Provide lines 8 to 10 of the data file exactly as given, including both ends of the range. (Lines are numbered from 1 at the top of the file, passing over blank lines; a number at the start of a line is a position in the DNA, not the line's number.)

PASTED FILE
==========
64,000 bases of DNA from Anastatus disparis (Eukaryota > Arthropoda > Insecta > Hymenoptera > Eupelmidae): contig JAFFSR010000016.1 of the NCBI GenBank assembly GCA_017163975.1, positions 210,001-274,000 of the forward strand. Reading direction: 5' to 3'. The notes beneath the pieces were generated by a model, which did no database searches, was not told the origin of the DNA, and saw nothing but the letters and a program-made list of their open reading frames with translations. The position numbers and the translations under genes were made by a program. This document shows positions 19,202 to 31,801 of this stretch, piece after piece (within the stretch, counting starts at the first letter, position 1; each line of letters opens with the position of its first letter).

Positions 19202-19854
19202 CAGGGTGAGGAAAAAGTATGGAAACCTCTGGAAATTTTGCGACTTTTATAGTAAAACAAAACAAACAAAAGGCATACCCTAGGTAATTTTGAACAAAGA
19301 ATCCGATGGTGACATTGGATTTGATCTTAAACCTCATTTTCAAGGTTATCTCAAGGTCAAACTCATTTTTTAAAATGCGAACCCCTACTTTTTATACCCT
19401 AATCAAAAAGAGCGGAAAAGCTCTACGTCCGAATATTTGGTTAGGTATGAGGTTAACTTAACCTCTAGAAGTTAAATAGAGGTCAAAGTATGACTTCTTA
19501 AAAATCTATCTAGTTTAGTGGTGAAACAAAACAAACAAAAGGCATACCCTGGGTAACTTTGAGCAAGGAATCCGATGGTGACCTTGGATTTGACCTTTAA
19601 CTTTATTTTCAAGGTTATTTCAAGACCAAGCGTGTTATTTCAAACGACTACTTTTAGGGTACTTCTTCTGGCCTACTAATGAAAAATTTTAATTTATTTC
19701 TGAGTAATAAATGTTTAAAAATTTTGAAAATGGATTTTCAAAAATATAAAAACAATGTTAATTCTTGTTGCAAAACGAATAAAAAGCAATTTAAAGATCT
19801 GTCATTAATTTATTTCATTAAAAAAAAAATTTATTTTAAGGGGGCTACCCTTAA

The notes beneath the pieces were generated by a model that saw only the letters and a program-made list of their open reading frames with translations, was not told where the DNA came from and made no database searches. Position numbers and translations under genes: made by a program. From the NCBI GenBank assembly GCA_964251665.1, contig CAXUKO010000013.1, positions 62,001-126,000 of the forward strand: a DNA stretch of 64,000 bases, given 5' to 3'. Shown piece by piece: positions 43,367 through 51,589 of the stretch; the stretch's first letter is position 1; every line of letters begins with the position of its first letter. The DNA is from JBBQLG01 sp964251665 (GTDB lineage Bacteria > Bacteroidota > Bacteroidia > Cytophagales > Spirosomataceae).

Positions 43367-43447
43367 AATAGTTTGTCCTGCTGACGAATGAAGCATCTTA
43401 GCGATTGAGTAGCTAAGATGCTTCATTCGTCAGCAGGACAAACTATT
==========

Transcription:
19701 TGAGTAATAAATGTTTAAAAATTTTGAAAATGGATTTTCAAAAATATAAAAACAATGTTAATTCTTGTTGCAAAACGAATAAAAAGCAATTTAAAGATCT
19801 GTCATTAATTTATTTCATTAAAAAAAAAATTTATTTTAAGGGGGCTACCCTTAA

The notes beneath the pieces were generated by a model that saw only the letters and a program-made list of their open reading frames with translations, was not told where the DNA came from and made no database searches. Position numbers and translations under genes: made by a program. From the NCBI GenBank assembly GCA_964251665.1, contig CAXUKO010000013.1, positions 62,001-126,000 of the forward strand: a DNA stretch of 64,000 bases, given 5' to 3'. Shown piece by piece: positions 43,367 through 51,589 of the stretch; the stretch's first letter is position 1; every line of letters begins with the position of its first letter. The DNA is from JBBQLG01 sp964251665 (GTDB lineage Bacteria > Bacteroidota > Bacteroidia > Cytophagales > Spirosomataceae).